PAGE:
Movie Review - Tyler Perry's Temptation

Robbie Jones (left) and Jurnee Smollett-Bell
in Tyler Perry's "Temptation"
Much like the framing device in Life of Pi (2012), the bookends of Tyler Perry's 13th feature as director don't work. Perry has an actress here that he didn't need. He also has one of the main actors in makeup who didn't need it mainly because the makeup only serves to make him look bad.

Kim Kardashian should have been cut from this movie. She adds absolutely nothing. She only becomes an annoyance. Her lines are meant to be comedic, but she doesn't sell them at all. Plus, her character of Ava gives the protagonist advice on how to keep a man. Given Kardashian's infamous 72-day marriage to Kris Humphries, nothing she said on the topic had any weight or could be taken with any kind of seriousness. I suppose you could look at her role ironically and enjoy it that way.

Jurnee Smollett-Bell (Eve's Bayou and The Great Debaters) stars as Judith, a therapist for a matchmaking company. An Internet millionaire named Harley, played by Robbie Jones (One Tree Hill and Necessary Roughness) comes to her company wanting to invest. Harley makes it clear that he not only wants into the company. He also wants into Judith, but for no substantial reason. Judith, however, is married to Brice, played by Lance Gross (Meet the Browns and House of Payne).

Lance Gross
It's not a spoiler to say this movie is a question of whether or not Judith will cheat on Brice with Harley. Yet, Brice is a better-looking guy than Harley, despite Brice wearing glasses in that lame, Clark Kent-style, dress down. It might have worked better if Brice were played by Deon Richmond, but Gross is too gorgeous to be ignored.

When really pressed, Judith seems to choose one over the other due to money and sexual style. It's actually rather shallow on her part, which is odd given the educational pedigree she supposedly has. Judith complains that Brice forgets her birthday, but for her to consider jumping into bed with another guy just for that is rather insulting to women who actually are having real marital troubles.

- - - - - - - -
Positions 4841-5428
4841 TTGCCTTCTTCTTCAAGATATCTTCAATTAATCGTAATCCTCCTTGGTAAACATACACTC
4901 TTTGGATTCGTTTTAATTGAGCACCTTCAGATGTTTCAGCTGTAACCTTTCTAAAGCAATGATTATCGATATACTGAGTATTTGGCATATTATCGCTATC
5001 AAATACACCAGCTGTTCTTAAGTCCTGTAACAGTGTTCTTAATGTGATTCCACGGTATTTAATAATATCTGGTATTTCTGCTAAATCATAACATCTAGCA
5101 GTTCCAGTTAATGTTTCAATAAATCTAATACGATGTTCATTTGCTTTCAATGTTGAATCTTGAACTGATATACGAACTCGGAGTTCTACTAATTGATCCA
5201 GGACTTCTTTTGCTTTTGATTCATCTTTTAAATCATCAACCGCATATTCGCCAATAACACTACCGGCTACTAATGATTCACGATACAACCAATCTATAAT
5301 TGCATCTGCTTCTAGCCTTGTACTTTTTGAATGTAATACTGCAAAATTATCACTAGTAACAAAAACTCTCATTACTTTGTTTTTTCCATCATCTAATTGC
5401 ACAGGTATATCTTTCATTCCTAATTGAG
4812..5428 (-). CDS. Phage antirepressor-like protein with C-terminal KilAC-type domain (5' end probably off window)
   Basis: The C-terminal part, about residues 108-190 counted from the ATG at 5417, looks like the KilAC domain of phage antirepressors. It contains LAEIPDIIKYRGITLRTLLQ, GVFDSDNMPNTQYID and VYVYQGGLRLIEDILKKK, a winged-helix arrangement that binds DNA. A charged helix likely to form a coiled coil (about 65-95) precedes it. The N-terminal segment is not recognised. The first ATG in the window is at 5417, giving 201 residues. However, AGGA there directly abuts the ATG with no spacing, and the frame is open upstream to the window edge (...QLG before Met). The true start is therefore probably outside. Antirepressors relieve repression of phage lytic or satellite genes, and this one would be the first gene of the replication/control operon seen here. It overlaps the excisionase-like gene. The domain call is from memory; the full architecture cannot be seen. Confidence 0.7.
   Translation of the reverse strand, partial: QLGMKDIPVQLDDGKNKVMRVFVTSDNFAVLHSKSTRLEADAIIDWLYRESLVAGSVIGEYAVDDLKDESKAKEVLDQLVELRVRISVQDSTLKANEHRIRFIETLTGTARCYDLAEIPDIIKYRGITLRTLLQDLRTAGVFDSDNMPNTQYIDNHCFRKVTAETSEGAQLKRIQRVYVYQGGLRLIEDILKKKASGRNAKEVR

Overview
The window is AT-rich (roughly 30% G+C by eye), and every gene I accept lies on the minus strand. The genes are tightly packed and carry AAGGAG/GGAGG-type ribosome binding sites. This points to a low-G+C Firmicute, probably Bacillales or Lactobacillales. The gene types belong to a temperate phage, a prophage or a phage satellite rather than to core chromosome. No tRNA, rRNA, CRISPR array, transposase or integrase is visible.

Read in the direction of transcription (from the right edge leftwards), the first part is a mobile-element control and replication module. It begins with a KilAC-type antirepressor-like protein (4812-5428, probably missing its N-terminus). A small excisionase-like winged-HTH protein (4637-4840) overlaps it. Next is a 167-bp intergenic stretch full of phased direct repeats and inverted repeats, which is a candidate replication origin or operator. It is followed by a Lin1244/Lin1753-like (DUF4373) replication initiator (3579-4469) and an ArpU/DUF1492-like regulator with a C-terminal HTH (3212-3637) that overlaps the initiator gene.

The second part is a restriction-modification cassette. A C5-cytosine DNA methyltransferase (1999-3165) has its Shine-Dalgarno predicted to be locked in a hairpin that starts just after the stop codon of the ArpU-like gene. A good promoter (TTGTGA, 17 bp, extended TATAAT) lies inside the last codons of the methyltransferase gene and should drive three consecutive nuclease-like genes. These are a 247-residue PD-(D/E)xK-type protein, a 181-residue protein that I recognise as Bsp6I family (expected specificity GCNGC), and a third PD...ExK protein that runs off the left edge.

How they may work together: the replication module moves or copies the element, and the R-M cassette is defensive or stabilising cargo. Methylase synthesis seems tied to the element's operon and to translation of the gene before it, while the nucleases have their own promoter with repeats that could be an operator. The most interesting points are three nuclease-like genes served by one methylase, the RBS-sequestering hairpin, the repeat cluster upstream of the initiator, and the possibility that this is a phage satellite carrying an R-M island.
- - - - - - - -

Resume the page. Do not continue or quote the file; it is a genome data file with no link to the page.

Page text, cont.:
Perry's best film has to be Why Did I Get Married? (2007) and in that story he's able to lay out why the married couples are having trouble but why they still love each other. Here, Perry doesn't do that. They claim to have been married for six years, so we accept that they do love each other, but if Perry is going to play with adultery as the thrust of events, he needs to make sure the reasoning is solid. He was able to do it in Good Deeds (2012) but shoots a total air ball here.

Perry has always had a very good sense of humor. He does create funny moments here and there. Without his most popular character Madea, he has to instead inject Madea substitutes into the story, which works better because the substitutes aren't as outrageous as Madea. They're easy to spot though. The Madea substitutes are really any women of authority or in some cases seniority who deliver brutally honest, faith-based and sassy one-liners.

Oscar nominee Renee Taylor is one, as the homophobic pharmacist. Emmy nominee Vanessa Williams is another, as the French-accented boss. Rounding out the substitutes is Ella Joyce, as the Bible-thumping mother. As the Madea substitutes, they're pure comic relief. They're not integral to the plot at all.

Also not integral to the plot is the character of Melinda, played by R&B singer Brandy Norwood. Perry gives her a ridiculous Sleeping With the Enemy (1991) meets Life Support (2007) storyline that served no purpose but to demonize a character who Perry can't stop but overtly calling a demon.

Melinda's character complains because her marriage ended due to her spouse changing, whereas Judith thinks about ending her marriage due to her spouse not changing. It's kind of a contradiction if anyone is looking for any kind of message about marriage. Of course, Melinda's marriage is an extreme case. Judith's marriage seems like more the norm, but because Perry doesn't give enough logical reason as to why Judith and Brice's relationship is shaky or easily tempted, then it's hard to buy any thing else that follows.

Two Stars out of Five.
Rated PG-13 for some violence, sexuality and drug content.
Running Time: 1 hr. and 51 mins.


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